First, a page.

And the triangle theme growsÂ strongerÂ when the portal swings open!Â Such a staggeringly steep line guarantees a triangle theme! The Aventador is Dodge Avenger mundane from here.
Admire the low slung, triangle-intensive greenhouse: daring doesnâ€™t cover it.
The quarter window (as it were) drops deep, transitioning toÂ intake vents.
So deep thatÂ the plane containing the seat belt anchor continues the triangular theme inside!Â Â
No surprise, thereâ€™s cooling functionality behind the grilles.
The quarter window looked square a few photos up, but here?Â Totally triangulates with the theme, plus it kind of looks like the Diablo!
The forward facing scoop is pureÂ sci-fi spaceship. Note surface tension fromÂ the â€œbentâ€� top.
The scoopâ€™s “neck” looks unfinished at the front: a brutal transition for sure.
Triangles, rhombuses, squares and rectangles at countless angles.Â Depending on your vantage point, sometimes a rectangle appears like a rhombus and vice versa.
Flame surfacingÂ is a stupid way toÂ make a carÂ come alive â€” instead, have faith in one’sÂ ability to walk around a cohesive design that changes shape as you move with it.
TheÂ intake scoop’s full profile is a logical (yet jolting) addition to the greenhouseâ€™s natural lines.
If only that scoop had the same level of tumblehome (i.e. the top-to-bottom taper) of the quarter window: far less jolting. But the further back and lower you go, the Countach rewards with rounder elements equalizing the brutalist geometry.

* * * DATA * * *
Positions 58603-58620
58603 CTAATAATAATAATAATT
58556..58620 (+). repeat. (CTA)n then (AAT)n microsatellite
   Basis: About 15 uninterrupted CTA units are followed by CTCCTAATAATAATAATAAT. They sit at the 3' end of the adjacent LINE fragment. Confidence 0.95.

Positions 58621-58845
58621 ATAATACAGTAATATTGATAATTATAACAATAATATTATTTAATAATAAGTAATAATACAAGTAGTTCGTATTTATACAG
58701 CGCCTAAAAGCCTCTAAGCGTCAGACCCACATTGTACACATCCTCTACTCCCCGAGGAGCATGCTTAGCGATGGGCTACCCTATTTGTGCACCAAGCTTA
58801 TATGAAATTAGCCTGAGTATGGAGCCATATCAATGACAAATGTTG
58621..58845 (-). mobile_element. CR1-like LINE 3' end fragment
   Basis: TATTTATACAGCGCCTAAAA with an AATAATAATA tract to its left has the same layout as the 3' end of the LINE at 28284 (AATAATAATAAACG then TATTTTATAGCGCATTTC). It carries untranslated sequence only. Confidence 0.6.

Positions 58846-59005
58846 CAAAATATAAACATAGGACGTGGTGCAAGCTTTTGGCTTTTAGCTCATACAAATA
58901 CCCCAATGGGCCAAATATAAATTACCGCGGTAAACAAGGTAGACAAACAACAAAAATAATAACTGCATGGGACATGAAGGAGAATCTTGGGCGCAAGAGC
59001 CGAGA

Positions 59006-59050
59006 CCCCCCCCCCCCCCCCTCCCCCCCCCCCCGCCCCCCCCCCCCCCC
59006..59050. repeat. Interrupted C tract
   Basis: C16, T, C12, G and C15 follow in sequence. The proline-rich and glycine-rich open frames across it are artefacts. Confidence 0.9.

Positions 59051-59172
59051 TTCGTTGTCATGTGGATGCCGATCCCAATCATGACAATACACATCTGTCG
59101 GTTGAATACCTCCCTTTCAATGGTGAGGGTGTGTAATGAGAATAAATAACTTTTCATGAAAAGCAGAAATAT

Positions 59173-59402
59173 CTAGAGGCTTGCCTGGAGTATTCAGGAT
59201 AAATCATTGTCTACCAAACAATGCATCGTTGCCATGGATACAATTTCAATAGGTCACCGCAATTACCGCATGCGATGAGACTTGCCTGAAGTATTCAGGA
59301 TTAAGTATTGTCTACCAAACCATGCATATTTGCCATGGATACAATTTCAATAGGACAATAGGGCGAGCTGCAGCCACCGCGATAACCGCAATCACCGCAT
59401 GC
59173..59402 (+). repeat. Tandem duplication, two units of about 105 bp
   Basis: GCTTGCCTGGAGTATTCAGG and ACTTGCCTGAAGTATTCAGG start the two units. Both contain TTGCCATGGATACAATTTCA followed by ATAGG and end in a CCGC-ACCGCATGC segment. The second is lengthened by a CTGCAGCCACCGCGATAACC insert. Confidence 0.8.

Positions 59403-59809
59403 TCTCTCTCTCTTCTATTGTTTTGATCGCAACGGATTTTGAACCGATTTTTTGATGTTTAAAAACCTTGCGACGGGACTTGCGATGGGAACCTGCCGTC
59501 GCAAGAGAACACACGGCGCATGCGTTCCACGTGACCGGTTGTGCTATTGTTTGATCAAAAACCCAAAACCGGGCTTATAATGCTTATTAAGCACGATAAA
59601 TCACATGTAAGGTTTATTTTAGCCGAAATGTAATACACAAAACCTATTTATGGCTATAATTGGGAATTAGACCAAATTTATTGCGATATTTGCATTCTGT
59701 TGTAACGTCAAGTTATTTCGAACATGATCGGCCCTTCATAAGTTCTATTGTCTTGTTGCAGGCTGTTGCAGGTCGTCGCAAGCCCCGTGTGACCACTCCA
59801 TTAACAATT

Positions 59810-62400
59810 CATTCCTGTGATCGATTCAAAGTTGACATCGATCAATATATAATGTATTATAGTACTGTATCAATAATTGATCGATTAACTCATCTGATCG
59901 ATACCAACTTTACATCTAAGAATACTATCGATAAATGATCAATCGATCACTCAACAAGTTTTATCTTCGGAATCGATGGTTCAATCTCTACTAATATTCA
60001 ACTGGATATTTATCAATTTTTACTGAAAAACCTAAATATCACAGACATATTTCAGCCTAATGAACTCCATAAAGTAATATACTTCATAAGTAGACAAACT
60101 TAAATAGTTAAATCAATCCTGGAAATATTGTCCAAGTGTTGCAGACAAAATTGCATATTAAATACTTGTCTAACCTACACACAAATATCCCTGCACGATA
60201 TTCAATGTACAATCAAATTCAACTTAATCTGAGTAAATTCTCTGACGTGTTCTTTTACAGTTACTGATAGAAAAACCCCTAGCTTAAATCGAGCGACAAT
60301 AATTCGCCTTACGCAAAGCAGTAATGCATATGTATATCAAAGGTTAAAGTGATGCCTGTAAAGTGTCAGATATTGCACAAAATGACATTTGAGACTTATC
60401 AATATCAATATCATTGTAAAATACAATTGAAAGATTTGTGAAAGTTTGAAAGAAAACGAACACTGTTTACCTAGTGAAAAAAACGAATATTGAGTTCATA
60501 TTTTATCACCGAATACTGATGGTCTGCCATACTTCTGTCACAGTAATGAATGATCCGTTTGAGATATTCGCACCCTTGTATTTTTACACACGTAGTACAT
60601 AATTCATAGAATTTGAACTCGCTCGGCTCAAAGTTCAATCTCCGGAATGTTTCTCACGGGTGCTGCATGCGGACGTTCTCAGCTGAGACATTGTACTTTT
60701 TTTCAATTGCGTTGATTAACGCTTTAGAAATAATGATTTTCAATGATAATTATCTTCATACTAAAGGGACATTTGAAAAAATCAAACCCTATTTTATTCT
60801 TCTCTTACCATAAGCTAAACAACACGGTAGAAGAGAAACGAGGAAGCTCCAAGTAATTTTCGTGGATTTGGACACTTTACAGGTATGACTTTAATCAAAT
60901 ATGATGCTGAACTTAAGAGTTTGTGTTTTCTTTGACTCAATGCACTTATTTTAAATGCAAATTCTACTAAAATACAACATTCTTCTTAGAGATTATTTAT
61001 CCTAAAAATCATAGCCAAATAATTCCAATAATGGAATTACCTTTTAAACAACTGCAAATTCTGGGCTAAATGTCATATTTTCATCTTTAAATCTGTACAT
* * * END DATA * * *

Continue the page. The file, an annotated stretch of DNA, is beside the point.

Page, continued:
Note the chrome release for the scissor doors: if only the 1990s automotive aftermarket didnâ€™t marginalize this.Â
ThisÂ massive triangle-esque body scoop element is an almost vulgar interruption to anÂ otherwise clean bodyside.
Why vulgar? The arbitrary tape line of this all original (i.e. nobody’s painted it) example’sÂ flat-black design feature: less iconic and more kit car. A slight transitional dip in the body would let the black paint â€œsitâ€� nicely in a proper home.
Pininfarina didnâ€™t half-ass the TestarossaÂ like thisÂ mixed bag.
Note the rounder elements of the rear wheel arch: not perfect, but a logical solution for wider tires onÂ the narrow LP400.
It would have been nice â€” real niceÂ â€” if the body scoopâ€™s most rearward line shared a vanishing point with the door cutline, as they currently fight each other.